But only until Friday.
What can and cannot be regulated is in fact heavily regulated. In April 2007 there was a Supreme Court decision called Massachusetts vs. EPA, in which it was decided that the EPA did in fact have the authority to regulate greenhouse gas emissions, including carbon dioxide, because they qualify as “polutants” under the Clean Air Act.
Actually, legally, the EPA now must regulate greenhouse gas emissions. Of course, they still might not; the EPA could take years to draw up the rules, set the standards too low to have any effect, include the same sort of loopholes that we currently drive SUVs through in the fuel efficiency standards, or simply not enforce the resulting regulation.
But at least they’re currently asking for your feedback. They’ve put up a very official-looking page with the sassy title of Advance Notice of Proposed Rulemaking: Regulating Greenhouse Gas Emissions under the Clean Air Act, wherein they announce their intention to respond to the court’s decision, and then provide about 600 more pages of material describing what the options might be. Both cars and “stationary sources” are potentially included, but the biggest issue is whether the EPA will set limits on the carbon emissions from newly manufactured cars, much as they already set fuel efficiency requirements. Then they ask for comments.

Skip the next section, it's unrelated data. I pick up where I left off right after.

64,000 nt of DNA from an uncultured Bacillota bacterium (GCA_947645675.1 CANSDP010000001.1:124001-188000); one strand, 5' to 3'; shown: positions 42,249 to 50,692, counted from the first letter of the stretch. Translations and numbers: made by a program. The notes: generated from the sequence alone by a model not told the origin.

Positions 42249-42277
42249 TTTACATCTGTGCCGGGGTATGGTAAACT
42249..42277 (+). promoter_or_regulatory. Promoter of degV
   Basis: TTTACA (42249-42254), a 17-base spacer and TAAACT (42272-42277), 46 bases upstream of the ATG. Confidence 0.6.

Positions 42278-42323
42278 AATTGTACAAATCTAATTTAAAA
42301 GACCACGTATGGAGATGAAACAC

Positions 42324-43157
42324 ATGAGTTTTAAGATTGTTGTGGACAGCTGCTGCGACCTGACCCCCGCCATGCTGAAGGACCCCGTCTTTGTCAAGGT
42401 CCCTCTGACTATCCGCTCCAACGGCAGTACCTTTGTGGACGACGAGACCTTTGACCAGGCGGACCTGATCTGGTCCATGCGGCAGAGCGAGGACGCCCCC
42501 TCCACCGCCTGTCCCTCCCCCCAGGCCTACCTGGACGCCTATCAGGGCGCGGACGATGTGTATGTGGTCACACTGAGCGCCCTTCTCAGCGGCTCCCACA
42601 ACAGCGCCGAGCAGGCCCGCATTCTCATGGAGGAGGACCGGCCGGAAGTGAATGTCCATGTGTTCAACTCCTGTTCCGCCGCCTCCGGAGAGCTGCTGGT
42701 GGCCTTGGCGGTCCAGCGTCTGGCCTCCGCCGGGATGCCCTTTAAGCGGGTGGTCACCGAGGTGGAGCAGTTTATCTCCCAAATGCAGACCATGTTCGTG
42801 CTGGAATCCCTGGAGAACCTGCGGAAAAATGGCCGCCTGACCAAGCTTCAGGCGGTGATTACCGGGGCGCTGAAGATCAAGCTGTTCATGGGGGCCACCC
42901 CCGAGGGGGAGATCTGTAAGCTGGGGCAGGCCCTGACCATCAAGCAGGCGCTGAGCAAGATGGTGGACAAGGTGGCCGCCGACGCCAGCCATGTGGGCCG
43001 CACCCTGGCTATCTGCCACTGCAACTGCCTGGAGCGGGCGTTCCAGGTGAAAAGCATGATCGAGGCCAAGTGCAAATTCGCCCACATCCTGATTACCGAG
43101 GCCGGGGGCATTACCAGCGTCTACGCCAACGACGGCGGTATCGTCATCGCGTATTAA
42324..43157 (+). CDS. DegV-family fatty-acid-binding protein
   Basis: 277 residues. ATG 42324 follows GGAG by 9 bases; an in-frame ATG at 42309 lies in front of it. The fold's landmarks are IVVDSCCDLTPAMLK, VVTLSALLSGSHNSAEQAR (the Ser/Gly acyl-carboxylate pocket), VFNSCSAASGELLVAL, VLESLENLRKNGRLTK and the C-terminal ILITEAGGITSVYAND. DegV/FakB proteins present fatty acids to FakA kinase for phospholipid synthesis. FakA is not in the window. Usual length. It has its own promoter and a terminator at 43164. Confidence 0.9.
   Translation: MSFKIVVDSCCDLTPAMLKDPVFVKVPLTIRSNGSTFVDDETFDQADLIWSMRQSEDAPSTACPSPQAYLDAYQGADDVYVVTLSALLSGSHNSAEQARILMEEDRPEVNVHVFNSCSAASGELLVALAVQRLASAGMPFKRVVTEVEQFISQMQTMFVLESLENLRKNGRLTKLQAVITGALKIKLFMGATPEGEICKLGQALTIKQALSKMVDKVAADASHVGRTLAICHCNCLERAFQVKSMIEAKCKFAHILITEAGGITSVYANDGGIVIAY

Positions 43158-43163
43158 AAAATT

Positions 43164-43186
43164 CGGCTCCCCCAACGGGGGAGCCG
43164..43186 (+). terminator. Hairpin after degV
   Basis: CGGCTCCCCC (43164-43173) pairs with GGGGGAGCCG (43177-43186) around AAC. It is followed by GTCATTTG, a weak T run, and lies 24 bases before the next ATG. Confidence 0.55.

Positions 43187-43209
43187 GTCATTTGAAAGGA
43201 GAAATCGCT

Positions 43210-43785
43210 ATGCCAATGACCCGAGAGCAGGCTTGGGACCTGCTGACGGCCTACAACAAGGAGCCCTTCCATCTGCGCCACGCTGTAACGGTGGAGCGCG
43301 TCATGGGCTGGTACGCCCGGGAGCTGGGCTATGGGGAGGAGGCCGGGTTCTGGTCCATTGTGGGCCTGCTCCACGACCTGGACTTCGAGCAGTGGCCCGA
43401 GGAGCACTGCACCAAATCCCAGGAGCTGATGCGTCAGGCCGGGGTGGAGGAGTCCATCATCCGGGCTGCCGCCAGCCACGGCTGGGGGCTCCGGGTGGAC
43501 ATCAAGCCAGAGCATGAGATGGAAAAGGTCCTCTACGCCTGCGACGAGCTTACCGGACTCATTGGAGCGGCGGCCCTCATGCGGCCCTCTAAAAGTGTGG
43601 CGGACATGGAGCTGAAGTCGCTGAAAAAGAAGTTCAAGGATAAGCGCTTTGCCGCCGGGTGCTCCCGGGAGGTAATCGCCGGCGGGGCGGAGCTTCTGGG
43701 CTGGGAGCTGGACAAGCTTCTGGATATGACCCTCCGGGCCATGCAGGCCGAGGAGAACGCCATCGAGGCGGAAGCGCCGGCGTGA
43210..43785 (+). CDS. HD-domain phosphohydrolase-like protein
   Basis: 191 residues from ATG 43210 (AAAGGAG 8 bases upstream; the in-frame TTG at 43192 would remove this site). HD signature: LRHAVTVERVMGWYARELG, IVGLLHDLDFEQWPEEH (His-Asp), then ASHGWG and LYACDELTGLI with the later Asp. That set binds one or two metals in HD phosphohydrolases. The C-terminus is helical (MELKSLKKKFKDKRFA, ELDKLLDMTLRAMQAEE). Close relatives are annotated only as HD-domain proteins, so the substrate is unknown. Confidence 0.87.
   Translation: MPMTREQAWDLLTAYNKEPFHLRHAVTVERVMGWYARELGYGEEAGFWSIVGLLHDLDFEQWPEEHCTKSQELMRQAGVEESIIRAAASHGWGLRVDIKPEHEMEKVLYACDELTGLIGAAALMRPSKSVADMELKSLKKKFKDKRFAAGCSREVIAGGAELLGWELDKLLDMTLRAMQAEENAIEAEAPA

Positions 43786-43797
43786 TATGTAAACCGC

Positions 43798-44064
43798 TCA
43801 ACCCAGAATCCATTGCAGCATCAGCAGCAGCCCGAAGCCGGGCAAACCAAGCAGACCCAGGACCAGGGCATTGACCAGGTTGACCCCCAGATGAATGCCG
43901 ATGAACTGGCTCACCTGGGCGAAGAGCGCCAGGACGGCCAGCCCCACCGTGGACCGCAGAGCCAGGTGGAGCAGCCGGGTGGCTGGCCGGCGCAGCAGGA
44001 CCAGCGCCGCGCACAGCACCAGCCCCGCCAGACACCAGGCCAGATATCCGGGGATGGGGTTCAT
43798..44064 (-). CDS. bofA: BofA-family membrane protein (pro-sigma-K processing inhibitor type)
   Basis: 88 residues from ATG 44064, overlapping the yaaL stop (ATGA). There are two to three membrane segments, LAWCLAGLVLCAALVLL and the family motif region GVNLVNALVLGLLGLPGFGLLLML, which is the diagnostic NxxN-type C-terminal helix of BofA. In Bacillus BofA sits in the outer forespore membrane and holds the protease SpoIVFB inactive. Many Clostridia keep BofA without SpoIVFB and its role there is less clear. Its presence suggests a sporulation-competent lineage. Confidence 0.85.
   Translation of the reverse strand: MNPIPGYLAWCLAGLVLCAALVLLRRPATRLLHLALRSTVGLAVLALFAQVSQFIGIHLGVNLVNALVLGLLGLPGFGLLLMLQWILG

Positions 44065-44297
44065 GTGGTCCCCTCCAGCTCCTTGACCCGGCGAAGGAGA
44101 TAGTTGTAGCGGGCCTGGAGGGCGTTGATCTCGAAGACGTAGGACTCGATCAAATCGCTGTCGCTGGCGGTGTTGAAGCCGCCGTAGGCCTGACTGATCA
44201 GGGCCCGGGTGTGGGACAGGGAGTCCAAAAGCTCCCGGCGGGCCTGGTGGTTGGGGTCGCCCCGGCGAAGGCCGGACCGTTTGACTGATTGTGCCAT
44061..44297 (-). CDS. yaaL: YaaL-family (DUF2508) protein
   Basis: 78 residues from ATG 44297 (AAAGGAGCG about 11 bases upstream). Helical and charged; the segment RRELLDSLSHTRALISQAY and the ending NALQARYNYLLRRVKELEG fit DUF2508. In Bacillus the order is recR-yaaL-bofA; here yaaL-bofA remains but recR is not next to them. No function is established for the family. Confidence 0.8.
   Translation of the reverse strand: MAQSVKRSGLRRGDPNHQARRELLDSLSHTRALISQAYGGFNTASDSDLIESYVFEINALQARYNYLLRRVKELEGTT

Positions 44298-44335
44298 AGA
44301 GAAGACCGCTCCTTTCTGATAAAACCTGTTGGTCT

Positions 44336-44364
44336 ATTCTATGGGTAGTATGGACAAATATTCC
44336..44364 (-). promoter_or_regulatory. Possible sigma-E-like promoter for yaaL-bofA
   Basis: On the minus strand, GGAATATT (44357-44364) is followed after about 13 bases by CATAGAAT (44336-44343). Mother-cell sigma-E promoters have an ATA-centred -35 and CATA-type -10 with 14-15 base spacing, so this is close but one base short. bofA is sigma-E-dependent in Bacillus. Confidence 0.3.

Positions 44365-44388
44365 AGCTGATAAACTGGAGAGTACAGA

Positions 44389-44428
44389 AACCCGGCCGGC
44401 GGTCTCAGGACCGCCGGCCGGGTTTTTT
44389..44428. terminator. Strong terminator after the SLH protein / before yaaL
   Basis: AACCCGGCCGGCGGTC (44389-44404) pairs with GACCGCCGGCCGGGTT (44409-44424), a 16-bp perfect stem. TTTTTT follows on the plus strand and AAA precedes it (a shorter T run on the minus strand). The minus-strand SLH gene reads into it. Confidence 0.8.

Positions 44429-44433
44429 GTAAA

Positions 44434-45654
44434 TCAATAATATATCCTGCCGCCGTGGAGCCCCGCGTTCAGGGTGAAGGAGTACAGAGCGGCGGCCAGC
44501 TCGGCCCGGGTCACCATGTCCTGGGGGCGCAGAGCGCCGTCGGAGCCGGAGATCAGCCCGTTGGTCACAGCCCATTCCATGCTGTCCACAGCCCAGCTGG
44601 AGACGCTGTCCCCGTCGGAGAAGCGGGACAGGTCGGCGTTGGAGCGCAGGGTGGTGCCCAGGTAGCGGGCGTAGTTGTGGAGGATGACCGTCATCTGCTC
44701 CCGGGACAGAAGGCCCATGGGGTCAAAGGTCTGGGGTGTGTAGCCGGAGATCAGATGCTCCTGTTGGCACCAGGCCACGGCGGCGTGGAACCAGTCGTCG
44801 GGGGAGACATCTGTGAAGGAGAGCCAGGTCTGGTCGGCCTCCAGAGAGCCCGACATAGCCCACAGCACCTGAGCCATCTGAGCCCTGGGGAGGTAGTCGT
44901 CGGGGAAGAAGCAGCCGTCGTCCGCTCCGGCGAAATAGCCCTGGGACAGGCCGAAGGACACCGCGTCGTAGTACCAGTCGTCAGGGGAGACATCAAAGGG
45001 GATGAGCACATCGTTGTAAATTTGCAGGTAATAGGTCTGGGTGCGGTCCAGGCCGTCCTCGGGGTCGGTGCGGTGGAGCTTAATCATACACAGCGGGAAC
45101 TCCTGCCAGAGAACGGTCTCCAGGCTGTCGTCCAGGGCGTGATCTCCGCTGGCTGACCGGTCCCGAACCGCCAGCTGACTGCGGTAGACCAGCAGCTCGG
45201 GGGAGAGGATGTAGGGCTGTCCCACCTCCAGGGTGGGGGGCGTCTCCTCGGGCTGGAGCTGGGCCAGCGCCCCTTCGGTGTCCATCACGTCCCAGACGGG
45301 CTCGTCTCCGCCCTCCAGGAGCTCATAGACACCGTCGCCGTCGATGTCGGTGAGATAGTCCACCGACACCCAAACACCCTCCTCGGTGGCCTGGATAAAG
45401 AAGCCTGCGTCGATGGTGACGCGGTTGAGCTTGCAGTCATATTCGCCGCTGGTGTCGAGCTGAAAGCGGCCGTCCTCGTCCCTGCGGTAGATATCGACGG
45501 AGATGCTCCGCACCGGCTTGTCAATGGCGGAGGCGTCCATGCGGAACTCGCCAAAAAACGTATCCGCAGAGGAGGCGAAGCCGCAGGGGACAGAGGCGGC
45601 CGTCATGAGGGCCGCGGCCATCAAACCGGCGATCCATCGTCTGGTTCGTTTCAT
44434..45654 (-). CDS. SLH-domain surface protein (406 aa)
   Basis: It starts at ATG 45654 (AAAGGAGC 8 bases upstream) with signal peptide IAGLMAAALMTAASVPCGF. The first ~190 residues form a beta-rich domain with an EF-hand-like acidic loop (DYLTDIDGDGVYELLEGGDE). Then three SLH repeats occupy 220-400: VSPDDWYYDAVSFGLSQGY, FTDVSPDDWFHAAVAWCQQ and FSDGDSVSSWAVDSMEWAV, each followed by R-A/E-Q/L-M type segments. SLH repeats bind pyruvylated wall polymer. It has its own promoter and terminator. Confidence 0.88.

Anyway, it’s a mouthful. There’s a decent three-page factsheet, if you don’t want to get into the gory details of the full Advance Notice of Proposed Rulemaking. Also included on the web site are six pages of instructions on how to comment. Or, you can do this the easy way:
- If you’re one of those who believe that global warming is real and dangerous and that industry just won’t take care of it without government leadership, you can use the convenient form over at the We Campaign.
- On the other hand, if you take the recent financial meltdown as evidence that business does best when unfettered by communist regulations, and desire as StopTheACLU.com does to “tell them NO on their jobs killing, economy busting plans to stop non-existent global warming,” there’s another convenient form over at StopEPA.
But you better do it soon, because the comment period closes Nov. 28th. Go comment. I bet Chevron already has.